- Low utilization of sexual and reproductive health (SRH) services is a global challenge. To help eliminate barriers in seeking services, Marie Stopes Uganda (MSU) offers a toll-free hotline and electronic coupon system reaching 60,000 people per year.
- We partnered with MSU to increase uptake of sexual and reproductive health (SRH) services among clients who call into MSU’s free hotline and receive an e-coupon referral.
- Our results demonstrate the need for message tailoring by segment and addressing the intention to use contraceptives for this target audience to achieve maximum impact.
Low utilization of sexual and reproductive health (SRH) services is a global challenge. To help eliminate barriers in seeking services, Marie Stopes Uganda (MSU) offers a toll-free hotline and electronic coupon system reaching 60,000 people per year.
Counselors provide hotline callers with information and referrals to services with the coupon. Because coupon redemption could increase uptake of services, ideas42 set out to discover why people might not redeem them. We partnered with MSU to design a behavioral intervention to increase redemptions of e-coupons for SRH services among hotline clients.
To understand the low redemption rate of e-coupons for SRH services, we reviewed literature and administrative data and conducted a series of qualitative interviews and focus groups with a diverse group of Ugandans across MSU’s nationwide network. From these conversations, we learned several key insights:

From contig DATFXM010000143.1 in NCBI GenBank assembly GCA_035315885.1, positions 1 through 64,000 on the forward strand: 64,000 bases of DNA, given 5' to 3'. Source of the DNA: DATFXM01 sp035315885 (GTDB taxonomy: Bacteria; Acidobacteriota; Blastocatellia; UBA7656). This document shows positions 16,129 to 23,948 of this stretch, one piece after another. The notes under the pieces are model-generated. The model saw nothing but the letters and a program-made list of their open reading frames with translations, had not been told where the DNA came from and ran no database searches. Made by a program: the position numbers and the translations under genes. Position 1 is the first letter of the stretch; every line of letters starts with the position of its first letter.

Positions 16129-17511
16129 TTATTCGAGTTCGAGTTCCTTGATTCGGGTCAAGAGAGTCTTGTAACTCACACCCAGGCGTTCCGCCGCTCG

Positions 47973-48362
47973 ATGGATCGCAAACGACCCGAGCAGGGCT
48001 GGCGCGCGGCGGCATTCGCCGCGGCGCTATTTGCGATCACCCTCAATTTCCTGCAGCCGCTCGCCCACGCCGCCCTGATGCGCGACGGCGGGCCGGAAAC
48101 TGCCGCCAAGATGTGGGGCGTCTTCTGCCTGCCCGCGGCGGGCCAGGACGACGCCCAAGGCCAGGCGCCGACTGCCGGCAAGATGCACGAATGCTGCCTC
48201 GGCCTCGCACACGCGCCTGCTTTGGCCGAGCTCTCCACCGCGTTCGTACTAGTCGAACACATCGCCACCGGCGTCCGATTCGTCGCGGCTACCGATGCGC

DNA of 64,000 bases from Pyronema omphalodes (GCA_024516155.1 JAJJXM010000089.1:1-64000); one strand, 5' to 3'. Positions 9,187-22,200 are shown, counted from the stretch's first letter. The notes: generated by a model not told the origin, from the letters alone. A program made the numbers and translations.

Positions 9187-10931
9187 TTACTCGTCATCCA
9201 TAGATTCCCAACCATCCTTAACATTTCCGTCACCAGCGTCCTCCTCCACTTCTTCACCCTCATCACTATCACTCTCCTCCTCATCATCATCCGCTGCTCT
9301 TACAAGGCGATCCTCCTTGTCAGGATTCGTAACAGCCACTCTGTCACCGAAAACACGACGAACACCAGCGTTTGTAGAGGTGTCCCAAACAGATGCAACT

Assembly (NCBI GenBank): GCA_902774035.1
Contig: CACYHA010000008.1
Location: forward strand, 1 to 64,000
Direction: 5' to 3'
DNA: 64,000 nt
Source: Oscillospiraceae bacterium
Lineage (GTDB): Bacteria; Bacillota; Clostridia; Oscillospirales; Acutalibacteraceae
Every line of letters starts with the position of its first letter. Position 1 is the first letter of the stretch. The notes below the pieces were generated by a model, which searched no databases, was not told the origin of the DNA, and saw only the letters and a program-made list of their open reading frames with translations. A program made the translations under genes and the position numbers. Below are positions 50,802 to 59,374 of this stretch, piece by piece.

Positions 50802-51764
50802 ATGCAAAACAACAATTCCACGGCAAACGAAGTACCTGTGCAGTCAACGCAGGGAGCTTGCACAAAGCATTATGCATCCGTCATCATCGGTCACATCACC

- Most people were unaware of the value of the coupon and the cost of services at MSU.
- People tend to gravitate towards health clinics they’re familiar with and MSU clinics were not known by all callers.
- People didn’t think that people “like them” went to clinics and therefore were less likely to consider going to MSU.
- Clients often didn’t remember to use the coupon.
Based on these insights, we developed a text message intervention to facilitate SHR service uptake. After receiving a referral for SRH services, consenting adult clients received a series of behaviorally informed e-coupons via text messages to be redeemed for SRH services. The text messages included supportive language, salient deadlines for redemption, and highlighted the value of the coupon (which provided clients with an up to 10,000 Ugandan shilling discount (~U.S. $2.75) on service consultation, which could even make service free). Reminder text messages were sent in the evening at intervals of 6, 13, and 18 days after coupon origination.
To understand the impact of our intervention, we conducted a randomized controlled trial over nine months—a period in which over 3,000 coupons were issued between hotline callers in the treatment and control group. We observed a 6.2% percent increase (33.6% to 35.7%) in redemption among the treatment group, however, this effect was not statistically significant. In response, we sought to use these results to generate learnings on how the intervention could be improved. Sub-group analysis suggested that our solution had stronger effects for men, for those who received text messages in the Luganda language, and for those who called the hotline on their own behalf. These findings highlight additional research opportunities to understand the drivers behind these differences.
Our findings demonstrate the potential importance of segmenting messaging for channels such as hotlines, which may have a very heterogeneous population of callers. Additionally, this research points to the need to address intention formation around contraceptives in addition to interventions such as the e-coupon, which intends to close the gap between intention and action.